### Abstract

We investigate methods for the construction of confidence intervals for a proportion in a stratified two‐stage sampling design with few events occurring in a small number of large, unequal size strata. The critical aspect is the incorporation of the weighting scheme into the construction of a single overall confidence interval. With small numbers of events, the binomial based methods may be inadequate since the normal approximation is not valid. Computer simulations compare coverage probability and bias for five methods of obtaining confidence intervals for proportions by combining: (1) binomial variances; (2) confidence intervals based on the F‐distribution approximation to the cumulative binomial; (3) the binomial variance method with exact confidence limits when a zero prevalence occurs in any stratum; (4) confidence intervals based on the F‐distribution using a rescaling factor; and (5) the binomial variance method with exact confidence limits using a rescaling factor. The method that performs best in terms of coverage probability is the combination of stratum specific confidence intervals based on the F‐distribution using a rescaling factor. The methods involving the binomial variance tend to be negatively biased and the methods based on the F‐distribution tend to be positively biased. Application of these methods with data from a study of adolescent depression that employs a stratified two‐stage sampling design is consistent with these results.

Original language | English (US) |
---|---|

Pages (from-to) | 1071-1082 |

Number of pages | 12 |

Journal | Statistics in Medicine |

Volume | 13 |

Issue number | 10 |

DOIs | |

State | Published - May 30 1994 |

Externally published | Yes |

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### ASJC Scopus subject areas

- Epidemiology
- Statistics and Probability

### Cite this

*Statistics in Medicine*,

*13*(10), 1071-1082. https://doi.org/10.1002/sim.4780131009

**Confidence intervals for weighted proportions.** / Waller, Jennifer L.; Addy, Cheryl L.; Jackson, Kirby L.; Garrison, Carol Z.

Research output: Contribution to journal › Article

*Statistics in Medicine*, vol. 13, no. 10, pp. 1071-1082. https://doi.org/10.1002/sim.4780131009

}

TY - JOUR

T1 - Confidence intervals for weighted proportions

AU - Waller, Jennifer L.

AU - Addy, Cheryl L.

AU - Jackson, Kirby L.

AU - Garrison, Carol Z.

PY - 1994/5/30

Y1 - 1994/5/30

N2 - We investigate methods for the construction of confidence intervals for a proportion in a stratified two‐stage sampling design with few events occurring in a small number of large, unequal size strata. The critical aspect is the incorporation of the weighting scheme into the construction of a single overall confidence interval. With small numbers of events, the binomial based methods may be inadequate since the normal approximation is not valid. Computer simulations compare coverage probability and bias for five methods of obtaining confidence intervals for proportions by combining: (1) binomial variances; (2) confidence intervals based on the F‐distribution approximation to the cumulative binomial; (3) the binomial variance method with exact confidence limits when a zero prevalence occurs in any stratum; (4) confidence intervals based on the F‐distribution using a rescaling factor; and (5) the binomial variance method with exact confidence limits using a rescaling factor. The method that performs best in terms of coverage probability is the combination of stratum specific confidence intervals based on the F‐distribution using a rescaling factor. The methods involving the binomial variance tend to be negatively biased and the methods based on the F‐distribution tend to be positively biased. Application of these methods with data from a study of adolescent depression that employs a stratified two‐stage sampling design is consistent with these results.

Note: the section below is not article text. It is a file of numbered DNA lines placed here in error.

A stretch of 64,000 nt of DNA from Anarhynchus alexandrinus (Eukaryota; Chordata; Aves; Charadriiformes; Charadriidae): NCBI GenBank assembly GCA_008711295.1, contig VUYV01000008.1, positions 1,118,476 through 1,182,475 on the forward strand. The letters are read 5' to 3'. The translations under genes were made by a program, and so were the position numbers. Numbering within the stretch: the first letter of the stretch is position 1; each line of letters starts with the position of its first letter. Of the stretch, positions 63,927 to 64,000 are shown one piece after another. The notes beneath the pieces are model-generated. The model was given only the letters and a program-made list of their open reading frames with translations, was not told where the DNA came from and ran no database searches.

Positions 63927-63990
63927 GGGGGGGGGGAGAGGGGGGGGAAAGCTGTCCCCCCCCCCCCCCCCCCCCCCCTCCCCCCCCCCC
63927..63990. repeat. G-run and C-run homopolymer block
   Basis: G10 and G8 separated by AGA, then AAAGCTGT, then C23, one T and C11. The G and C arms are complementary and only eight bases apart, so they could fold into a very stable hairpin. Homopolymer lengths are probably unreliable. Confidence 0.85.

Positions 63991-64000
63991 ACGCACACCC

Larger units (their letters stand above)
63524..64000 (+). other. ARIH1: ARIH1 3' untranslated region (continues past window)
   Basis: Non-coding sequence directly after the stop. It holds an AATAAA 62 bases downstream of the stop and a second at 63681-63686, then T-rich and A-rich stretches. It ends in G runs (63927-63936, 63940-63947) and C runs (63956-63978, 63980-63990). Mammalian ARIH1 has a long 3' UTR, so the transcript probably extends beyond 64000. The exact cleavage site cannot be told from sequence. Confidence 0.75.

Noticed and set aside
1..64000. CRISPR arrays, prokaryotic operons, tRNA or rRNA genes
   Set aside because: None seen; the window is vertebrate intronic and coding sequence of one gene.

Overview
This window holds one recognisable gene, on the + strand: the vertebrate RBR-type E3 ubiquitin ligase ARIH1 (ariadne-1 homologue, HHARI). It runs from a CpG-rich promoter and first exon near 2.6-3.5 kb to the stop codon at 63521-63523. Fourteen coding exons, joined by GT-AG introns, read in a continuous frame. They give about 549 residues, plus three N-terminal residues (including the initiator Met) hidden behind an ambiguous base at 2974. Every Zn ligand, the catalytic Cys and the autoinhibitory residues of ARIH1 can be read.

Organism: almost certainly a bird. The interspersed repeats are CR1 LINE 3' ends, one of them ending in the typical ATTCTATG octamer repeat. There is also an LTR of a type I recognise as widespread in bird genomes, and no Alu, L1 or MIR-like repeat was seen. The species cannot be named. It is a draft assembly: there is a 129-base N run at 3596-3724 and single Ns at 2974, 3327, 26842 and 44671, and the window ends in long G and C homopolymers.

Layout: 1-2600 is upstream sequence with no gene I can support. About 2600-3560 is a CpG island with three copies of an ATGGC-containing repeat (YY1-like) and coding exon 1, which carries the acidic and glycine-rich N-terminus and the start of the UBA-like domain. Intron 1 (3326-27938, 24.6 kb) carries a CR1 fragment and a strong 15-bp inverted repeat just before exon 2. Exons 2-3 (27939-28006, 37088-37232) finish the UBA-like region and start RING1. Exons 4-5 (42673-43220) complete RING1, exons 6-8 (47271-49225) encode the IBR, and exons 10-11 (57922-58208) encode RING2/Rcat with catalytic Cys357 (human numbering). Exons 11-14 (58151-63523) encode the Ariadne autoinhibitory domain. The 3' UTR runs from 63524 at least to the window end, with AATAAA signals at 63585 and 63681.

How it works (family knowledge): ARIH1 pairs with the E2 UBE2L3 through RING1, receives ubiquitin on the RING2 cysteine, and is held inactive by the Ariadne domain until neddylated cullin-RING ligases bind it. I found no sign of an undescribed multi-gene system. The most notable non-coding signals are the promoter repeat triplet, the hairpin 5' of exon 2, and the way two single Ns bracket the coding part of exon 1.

AB - We investigate methods for the construction of confidence intervals for a proportion in a stratified two‐stage sampling design with few events occurring in a small number of large, unequal size strata. The critical aspect is the incorporation of the weighting scheme into the construction of a single overall confidence interval. With small numbers of events, the binomial based methods may be inadequate since the normal approximation is not valid. Computer simulations compare coverage probability and bias for five methods of obtaining confidence intervals for proportions by combining: (1) binomial variances; (2) confidence intervals based on the F‐distribution approximation to the cumulative binomial; (3) the binomial variance method with exact confidence limits when a zero prevalence occurs in any stratum; (4) confidence intervals based on the F‐distribution using a rescaling factor; and (5) the binomial variance method with exact confidence limits using a rescaling factor. The method that performs best in terms of coverage probability is the combination of stratum specific confidence intervals based on the F‐distribution using a rescaling factor. The methods involving the binomial variance tend to be negatively biased and the methods based on the F‐distribution tend to be positively biased. Application of these methods with data from a study of adolescent depression that employs a stratified two‐stage sampling design is consistent with these results.

UR - http://www.scopus.com/inward/record.url?scp=0028246687&partnerID=8YFLogxK

UR - http://www.scopus.com/inward/citedby.url?scp=0028246687&partnerID=8YFLogxK

U2 - 10.1002/sim.4780131009

DO - 10.1002/sim.4780131009

M3 - Article

C2 - 8073202

AN - SCOPUS:0028246687

VL - 13

SP - 1071

EP - 1082

JO - Statistics in Medicine

JF - Statistics in Medicine

SN - 0277-6715

IS - 10

ER -